In another embodiment, the attenuated fungus is incapable of producing functional CTS2, CTS3 and ARD1-encoded proteins by methods including but not limited to disruption or deletion of the genes or partial sequences of the genes encoding the proteins, by introduction of nonsense mutations in the genes, by the deletion or mutation of the promoters or terminators of said genes, or other methods known in the art. Coccidioides posadasii is a haploid fungus and methods for gene manipulation of this fungus are well-established (Reichard, U., et al., 2000. Infection and Immunity 68:5830-5838; Hung et al., 2002. A parasitic phase-specific adhesin of Coccidioides immitis contributes to the virulence of this respiratory fungal pathogen. Infection and Immunity 70:3442-3456). By such methods, deletion of the promoter of the targeted gene prevents the transcription of the desired mRNA, and deletion of terminator results in instability of the transcribed mRNA. In either case, mutants are unable to express the desired protein since there are no matured mRNA transcripts to be used as templates for translation into proteins. Deletion of partial sequences may result in expression of truncated proteins. However these proteins may not retain their biological function due to deletion of functional domains or lack of proper folding. Site-directed mutagenesis can also be used to change critical amino acids of a protein to block or attenuate their functionality.
Accordingly, in a further embodiment, the attenuated fungus is incapable of transcribing the CTS2, CTS3 and/or ARD1 genes and/or translating the resulting transcripts into polypeptides.
In yet a further embodiment, compositions and methods for the production of transformed strains of Coccidioides spp. in which a null mutation of the URE gene is introduced into the cts2/ard1/cts3 null mutant strains, resulting in a functional disruption of the URE gene product are provided. As the URE gene product is produced during endosporulation of the parasitic phase Coccidioides spp. fungus and is regarded as a virulence factor in infections due to this fungus (Mirbod, F., and R. A. Schaller. 2002. Purification and characterization of urease isolated from the pathogenic fungus Coccidioides immitis. Medical Mycology 40:35-44; Yu, J. -J., S. L. Smithson, P. W. Thomas, T. N. Kirkland, and G. T. Cole. 1997. Isolation and characterization of the urease gene (URE) from the pathogenic fungus Coccidioides immitis. Gene 198:387-391), the introduction of a Δure mutation into a cts2/ard1/cts3 null mutant strain would provide an additional margin of safety, should the latter strain undergo a reversion and regain the ability to endosporulate and reproduce. As cts2/ard1/cts3/ure null strains of Coccidioides spp. fungus would retain the ability to elicit an effective immune response, but would have an enhanced degree of safety. Such strains would provide safe and effective compositions useful for the prevention of infections due to Coccidioides spp.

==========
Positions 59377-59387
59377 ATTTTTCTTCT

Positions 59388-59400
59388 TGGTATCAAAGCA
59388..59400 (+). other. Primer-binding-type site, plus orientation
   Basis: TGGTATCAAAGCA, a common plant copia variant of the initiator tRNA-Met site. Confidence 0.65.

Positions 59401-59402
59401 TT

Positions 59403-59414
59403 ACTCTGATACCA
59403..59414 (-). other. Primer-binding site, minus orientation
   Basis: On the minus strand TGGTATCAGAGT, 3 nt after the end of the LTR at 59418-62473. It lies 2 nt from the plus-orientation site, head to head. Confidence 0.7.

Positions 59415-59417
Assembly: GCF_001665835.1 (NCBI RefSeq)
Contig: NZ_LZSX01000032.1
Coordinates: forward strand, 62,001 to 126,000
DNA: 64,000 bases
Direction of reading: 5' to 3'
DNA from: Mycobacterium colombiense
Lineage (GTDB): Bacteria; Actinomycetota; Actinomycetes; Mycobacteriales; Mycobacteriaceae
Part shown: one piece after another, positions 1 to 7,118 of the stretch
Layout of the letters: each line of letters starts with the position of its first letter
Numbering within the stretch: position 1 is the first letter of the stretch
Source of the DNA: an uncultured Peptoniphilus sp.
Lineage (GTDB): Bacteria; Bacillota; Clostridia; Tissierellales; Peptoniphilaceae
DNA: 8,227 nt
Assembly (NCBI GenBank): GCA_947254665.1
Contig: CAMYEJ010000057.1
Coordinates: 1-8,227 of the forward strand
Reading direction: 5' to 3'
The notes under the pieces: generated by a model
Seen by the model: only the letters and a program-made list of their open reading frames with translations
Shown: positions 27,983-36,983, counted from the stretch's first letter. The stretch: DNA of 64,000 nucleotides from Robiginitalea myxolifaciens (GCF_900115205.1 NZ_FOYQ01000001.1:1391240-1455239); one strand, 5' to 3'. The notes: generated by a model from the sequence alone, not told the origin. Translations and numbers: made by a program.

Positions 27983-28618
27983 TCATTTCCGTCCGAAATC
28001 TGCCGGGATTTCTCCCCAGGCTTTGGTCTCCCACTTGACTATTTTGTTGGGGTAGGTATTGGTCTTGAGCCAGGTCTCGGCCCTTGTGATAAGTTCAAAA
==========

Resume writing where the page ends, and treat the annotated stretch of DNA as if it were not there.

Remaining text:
A further embodiment provides the use of the recombinant attenuated strains in combination with one or more other Coccidioides spp. polypeptides to elicit an immune response sufficient to provide an effective immunization against Coccidioides spp. infection. In one embodiment the recombinant fungus and polypeptides are provided as a composition containing a mixture of said fungus and polypeptides. In another embodiment the composition is provided as separate compositions to be administered concurrently or consecutively; the latter consistent with the well-known practice of “prime-boost” for eliciting an immune response.
In one embodiment, methods for the production of Coccidioides spp. attenuated strains and compositions of recombinant fungal strains identical or substantially identical to the recombinant strains containing the polynucleotide sequences of SEQ ID NO:13 and SEQ ID NO:14 useful in pharmaceutical compositions are described herein.
The present invention also provides formulations of attenuated Coccidioides spp. fungus suitable for immunizing a mammal and methods of preparing the formulations containing the attenuated fungus. Preferred embodiments would include formulations containing adjuvants and or pharmaceutical excipients and carriers, as well as kits containing the formulated attenuated Coccidioides spp. fungus, to facilitate the use of the fungus for eliciting an effective immune response in a mammal.
The present invention further provides an attenuated Coccidioides spp. fungus incapable of endosporulation wherein the fungus is incapable of replication in the parasitic phase.